Testing a theory: using publication design as a data collection tool in research design
During my MA Thesis Project I dedicated part of my study to the development of a manifesto for a creative press at the University of Salford (which you can find here). This aspect of my research was fascinating and I began to develop a keen interest in studying artist led publishing both from an artistic and anthropological perspective.
This publication was part of a small project to develop and use publication design and production as a means of gathering data instead of traditional interview techniques. Inspired by the research of Stacey and Vincent (2011) at the University of Melbourne and their work on alternative ways to collect interview responses with multimedia stimulus, I created an interview riso zine which could be sent to each respondent either in the post or via email. This included more details about the project, image content and their interview questions.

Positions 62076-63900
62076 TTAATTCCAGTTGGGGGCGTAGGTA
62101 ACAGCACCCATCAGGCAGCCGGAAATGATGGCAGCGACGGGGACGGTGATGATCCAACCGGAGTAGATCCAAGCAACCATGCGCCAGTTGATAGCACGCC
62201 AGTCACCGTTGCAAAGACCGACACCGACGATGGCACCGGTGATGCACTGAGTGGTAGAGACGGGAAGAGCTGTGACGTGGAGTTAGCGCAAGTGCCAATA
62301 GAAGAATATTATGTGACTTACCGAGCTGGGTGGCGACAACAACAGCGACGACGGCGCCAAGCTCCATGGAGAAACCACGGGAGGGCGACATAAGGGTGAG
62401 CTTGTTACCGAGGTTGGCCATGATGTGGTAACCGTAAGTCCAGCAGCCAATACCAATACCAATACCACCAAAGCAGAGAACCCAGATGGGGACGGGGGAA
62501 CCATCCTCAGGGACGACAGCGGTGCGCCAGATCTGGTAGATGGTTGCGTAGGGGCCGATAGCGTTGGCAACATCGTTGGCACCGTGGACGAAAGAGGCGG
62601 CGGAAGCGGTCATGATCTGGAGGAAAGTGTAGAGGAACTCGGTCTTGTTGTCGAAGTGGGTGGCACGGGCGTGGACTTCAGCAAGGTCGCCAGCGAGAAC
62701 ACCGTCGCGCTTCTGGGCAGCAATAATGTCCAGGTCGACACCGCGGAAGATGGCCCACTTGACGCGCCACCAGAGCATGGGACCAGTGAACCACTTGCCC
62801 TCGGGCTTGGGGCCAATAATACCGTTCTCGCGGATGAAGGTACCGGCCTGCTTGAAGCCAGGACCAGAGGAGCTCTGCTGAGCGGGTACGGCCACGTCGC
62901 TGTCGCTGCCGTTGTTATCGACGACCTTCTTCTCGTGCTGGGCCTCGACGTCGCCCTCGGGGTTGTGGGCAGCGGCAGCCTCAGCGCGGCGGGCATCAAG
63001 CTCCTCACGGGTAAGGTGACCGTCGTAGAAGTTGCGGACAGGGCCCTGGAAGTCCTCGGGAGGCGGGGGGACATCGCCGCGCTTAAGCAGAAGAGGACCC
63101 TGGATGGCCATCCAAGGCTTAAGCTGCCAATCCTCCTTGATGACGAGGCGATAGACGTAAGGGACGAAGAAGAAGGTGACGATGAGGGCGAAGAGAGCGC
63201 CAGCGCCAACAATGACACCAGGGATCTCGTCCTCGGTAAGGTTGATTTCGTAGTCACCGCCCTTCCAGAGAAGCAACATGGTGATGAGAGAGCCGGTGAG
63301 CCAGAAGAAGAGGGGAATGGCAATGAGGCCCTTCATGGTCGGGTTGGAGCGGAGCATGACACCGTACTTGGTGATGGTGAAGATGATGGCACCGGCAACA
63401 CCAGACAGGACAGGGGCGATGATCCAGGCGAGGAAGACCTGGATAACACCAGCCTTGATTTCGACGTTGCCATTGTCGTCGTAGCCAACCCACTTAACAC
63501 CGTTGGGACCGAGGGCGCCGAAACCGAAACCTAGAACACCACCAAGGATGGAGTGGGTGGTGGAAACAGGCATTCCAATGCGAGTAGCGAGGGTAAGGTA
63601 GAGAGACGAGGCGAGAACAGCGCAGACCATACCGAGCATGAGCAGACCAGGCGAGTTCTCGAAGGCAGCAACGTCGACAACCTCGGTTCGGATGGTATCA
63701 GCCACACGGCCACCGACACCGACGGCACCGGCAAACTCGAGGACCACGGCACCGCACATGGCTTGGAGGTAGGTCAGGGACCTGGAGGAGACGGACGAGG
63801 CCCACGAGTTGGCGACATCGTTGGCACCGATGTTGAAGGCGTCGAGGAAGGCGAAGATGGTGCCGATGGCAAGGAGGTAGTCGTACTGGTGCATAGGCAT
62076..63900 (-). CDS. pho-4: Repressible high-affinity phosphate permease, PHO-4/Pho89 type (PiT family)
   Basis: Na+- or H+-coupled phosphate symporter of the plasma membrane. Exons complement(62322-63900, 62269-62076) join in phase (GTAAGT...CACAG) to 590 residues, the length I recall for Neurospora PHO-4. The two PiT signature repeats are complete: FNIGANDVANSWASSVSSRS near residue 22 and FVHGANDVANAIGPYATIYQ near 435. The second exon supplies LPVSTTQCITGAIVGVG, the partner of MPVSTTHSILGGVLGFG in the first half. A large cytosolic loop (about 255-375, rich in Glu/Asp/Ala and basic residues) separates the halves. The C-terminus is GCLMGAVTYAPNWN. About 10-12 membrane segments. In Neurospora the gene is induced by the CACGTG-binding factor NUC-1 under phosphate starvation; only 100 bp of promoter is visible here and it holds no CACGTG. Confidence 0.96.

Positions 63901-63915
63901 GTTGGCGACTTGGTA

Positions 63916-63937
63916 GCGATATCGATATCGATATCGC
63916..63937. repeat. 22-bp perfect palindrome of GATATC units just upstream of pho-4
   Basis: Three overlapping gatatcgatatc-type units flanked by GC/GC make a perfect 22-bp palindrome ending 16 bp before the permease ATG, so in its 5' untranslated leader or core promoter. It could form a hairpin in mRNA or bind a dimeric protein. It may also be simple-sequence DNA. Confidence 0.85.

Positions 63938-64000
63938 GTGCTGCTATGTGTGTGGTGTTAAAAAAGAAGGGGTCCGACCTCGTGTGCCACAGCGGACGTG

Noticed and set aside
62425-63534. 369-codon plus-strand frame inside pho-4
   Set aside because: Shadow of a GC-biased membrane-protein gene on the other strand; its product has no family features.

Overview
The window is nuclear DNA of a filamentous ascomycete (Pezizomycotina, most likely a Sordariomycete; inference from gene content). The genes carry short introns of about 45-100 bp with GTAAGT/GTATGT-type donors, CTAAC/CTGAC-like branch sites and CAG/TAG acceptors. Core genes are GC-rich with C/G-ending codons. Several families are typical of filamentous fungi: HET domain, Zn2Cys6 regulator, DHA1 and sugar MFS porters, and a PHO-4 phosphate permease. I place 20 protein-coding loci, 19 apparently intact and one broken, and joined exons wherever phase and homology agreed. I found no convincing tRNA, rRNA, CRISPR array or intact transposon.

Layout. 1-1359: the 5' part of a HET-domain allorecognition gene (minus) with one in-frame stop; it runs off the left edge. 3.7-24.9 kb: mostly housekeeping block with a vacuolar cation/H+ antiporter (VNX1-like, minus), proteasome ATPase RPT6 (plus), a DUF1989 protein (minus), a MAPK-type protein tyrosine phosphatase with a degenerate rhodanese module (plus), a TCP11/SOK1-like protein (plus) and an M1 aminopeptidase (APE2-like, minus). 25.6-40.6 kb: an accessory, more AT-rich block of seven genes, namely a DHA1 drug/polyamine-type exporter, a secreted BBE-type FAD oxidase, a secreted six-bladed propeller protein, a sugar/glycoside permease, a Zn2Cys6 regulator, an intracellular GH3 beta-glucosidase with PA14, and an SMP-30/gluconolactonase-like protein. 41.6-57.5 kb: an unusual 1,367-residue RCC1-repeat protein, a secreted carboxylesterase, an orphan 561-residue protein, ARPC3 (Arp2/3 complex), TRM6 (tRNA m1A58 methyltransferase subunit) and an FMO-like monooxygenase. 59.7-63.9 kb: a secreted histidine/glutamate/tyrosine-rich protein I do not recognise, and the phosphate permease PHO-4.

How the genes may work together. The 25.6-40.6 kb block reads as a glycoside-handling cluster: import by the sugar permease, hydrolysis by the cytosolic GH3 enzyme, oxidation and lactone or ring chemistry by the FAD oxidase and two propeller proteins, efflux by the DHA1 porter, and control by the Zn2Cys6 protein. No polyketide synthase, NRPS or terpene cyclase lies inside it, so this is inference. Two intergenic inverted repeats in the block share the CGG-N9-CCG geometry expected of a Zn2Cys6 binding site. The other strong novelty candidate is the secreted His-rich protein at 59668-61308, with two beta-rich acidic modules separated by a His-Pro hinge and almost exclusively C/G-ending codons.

It seemed so obvious to me that in order to have meaningful interactions with participants (who are all artists, collectors and publishers) designed, creative print matter would be an ideal medium.